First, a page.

orphanage 3 hours away. They found out yesterday. Once again they are
leaving everything they know. Everything that has become familiar to
them. Their bed, their home…their family. Once again they are losing
their friends and family. I do not know specifically who was abandoned
by their parents and who lost their parents due to death. But they know
loss either way. I cannot even begin to understand the sorrow that they
have experienced in their short life here on earth.

The majority of the kids gather beside the truck. It’s time to pray.
The prayer immediately turns into morning. Kids grasp one another as
tears stream down their dirty cheeks. Some kids weep, but no tears
fall. Their well has run dry. I have heard children cry before. But I
have never heard the tearless wail of children who are once again – for
the second or third time – losing their family.

I felt like I was eavesdropping on a sacred ceremony.

Orphans weeping.

Jesus wept. I felt like Jesus was weeping on my shoulder this morning.

I too felt the loss.

These were six of my boys. They had ridden the water slide with me,
colored me pictures and made me bracelets. They had taught me their
secret hand shake and blessed my soul with their smiles, songs and
laughter. They had captured my love just like all the others.

After just three weeks with them it hurt to say good bye.

After spending years growing up together, I can’t even imagine…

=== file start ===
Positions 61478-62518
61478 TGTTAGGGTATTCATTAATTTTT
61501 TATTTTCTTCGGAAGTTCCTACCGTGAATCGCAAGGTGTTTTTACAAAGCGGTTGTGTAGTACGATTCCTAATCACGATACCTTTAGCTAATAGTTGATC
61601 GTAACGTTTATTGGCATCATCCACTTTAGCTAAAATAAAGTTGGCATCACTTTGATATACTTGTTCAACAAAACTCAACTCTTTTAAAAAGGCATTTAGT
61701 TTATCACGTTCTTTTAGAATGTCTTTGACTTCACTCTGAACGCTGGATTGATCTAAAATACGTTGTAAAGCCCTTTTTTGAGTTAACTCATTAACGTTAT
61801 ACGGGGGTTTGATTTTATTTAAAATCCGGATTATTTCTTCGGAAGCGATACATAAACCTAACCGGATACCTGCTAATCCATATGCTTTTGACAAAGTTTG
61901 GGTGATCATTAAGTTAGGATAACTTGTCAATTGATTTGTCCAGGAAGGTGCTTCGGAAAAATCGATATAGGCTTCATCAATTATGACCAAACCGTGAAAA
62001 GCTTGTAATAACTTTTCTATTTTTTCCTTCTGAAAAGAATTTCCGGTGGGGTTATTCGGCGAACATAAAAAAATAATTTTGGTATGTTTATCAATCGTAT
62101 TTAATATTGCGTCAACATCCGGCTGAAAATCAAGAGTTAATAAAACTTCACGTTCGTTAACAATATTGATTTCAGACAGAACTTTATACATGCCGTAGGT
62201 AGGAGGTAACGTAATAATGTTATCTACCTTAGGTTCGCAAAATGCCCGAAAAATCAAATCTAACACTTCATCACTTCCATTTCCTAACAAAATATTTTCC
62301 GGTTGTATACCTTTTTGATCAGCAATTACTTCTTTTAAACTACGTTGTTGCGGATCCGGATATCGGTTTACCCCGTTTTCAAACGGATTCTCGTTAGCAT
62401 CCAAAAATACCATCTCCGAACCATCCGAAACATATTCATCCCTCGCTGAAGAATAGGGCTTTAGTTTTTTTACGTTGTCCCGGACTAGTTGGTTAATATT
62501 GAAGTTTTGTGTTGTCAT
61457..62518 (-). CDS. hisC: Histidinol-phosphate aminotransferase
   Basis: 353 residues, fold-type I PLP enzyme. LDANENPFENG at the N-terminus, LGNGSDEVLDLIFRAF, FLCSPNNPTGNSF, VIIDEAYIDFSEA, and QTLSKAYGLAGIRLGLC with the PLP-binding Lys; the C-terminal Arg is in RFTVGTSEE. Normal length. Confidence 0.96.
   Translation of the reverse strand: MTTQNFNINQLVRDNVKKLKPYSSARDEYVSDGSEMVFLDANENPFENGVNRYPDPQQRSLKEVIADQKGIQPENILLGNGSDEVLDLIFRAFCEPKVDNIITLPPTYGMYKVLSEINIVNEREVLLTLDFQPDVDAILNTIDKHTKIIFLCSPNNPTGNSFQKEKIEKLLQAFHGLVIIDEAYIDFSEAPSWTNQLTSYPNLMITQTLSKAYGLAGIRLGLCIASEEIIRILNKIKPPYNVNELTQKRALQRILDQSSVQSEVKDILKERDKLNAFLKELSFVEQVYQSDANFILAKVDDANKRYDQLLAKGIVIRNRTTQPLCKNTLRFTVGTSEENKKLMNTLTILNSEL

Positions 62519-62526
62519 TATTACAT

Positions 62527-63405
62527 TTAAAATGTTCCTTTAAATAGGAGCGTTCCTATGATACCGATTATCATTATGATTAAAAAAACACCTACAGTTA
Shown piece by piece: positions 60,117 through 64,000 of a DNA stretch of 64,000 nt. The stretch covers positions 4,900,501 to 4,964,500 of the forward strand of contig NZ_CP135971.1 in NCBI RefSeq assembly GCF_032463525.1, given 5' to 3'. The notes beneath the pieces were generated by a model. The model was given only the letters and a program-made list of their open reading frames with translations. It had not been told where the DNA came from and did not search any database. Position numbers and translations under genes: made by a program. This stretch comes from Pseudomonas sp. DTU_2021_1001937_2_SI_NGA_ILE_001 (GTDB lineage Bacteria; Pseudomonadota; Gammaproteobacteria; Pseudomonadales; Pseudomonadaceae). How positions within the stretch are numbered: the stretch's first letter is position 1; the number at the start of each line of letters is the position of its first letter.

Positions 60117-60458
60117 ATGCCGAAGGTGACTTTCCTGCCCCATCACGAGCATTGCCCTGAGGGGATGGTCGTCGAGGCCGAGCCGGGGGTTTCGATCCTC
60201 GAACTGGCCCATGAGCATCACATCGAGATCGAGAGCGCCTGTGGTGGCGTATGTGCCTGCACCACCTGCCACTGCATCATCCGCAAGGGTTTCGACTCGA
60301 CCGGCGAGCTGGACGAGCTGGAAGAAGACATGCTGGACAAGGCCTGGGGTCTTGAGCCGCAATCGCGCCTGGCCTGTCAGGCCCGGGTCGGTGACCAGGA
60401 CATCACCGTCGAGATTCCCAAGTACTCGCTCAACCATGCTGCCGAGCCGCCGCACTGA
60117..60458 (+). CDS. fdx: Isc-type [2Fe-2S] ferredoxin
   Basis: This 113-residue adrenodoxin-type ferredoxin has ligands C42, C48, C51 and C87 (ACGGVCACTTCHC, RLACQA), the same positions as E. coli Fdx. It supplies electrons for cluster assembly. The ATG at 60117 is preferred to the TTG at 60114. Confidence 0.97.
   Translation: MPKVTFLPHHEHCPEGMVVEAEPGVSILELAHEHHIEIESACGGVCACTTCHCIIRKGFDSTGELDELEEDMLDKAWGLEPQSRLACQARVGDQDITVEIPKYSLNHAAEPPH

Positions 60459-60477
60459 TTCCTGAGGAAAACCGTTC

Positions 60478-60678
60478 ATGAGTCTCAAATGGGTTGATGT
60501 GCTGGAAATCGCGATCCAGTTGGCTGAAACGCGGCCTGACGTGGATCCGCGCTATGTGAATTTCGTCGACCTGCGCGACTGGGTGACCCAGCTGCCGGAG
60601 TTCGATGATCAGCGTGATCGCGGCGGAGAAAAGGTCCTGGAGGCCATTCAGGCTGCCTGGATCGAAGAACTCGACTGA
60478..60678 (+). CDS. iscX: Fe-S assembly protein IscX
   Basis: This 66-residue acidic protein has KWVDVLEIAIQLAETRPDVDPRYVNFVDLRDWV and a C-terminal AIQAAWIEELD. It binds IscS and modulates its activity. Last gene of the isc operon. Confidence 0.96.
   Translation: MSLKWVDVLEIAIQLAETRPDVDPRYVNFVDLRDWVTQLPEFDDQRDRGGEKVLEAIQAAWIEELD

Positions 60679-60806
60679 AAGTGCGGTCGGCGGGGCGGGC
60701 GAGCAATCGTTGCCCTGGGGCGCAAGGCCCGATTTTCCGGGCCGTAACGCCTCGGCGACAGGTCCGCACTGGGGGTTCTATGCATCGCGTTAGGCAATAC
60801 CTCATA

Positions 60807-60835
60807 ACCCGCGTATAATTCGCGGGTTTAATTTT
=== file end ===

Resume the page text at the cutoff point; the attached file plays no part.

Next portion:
Comments (7)

  • I’m with you, weeping with and on behalf of the orphans. Thank for sharing such an intimate and real look of life in their shoes.
    Humbly,
    Diana

  • sometimes people managing orphanages are hardened to their needs. if there is over crowding there are other ways to deal with it. my heart is broken for these little ones.
    i have an orphanage in Mozambique with 40 children. we are crowded too but they are all my children. i pray more will see the need to stay and raise these children as their own. how sad is this world. lee

  • sometimes people managing orphanages are hardened to their needs. if there is over crowding there are other ways to deal with it. my heart is broken for these little ones.
    i have an orphanage in Mozambique with 40 children. we are crowded too but they are all my children. i pray more will see the need to stay and raise these children as their own. how sad is this world. lee

  • sometimes people managing orphanages are hardened to their needs. if there is over crowding there are other ways to deal with it. my heart is broken for these little ones.
    i have an orphanage in Mozambique with 40 children. we are crowded too but they are all my children. i pray more will see the need to stay and raise these children as their own. how sad is this world. lee

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Seth Barnes

I'm motivated to join God in his global reclamation project. He's on the move, setting his sons and daughters free from their places of captivity. And he's partnering with those of us who have been freed to go and free others.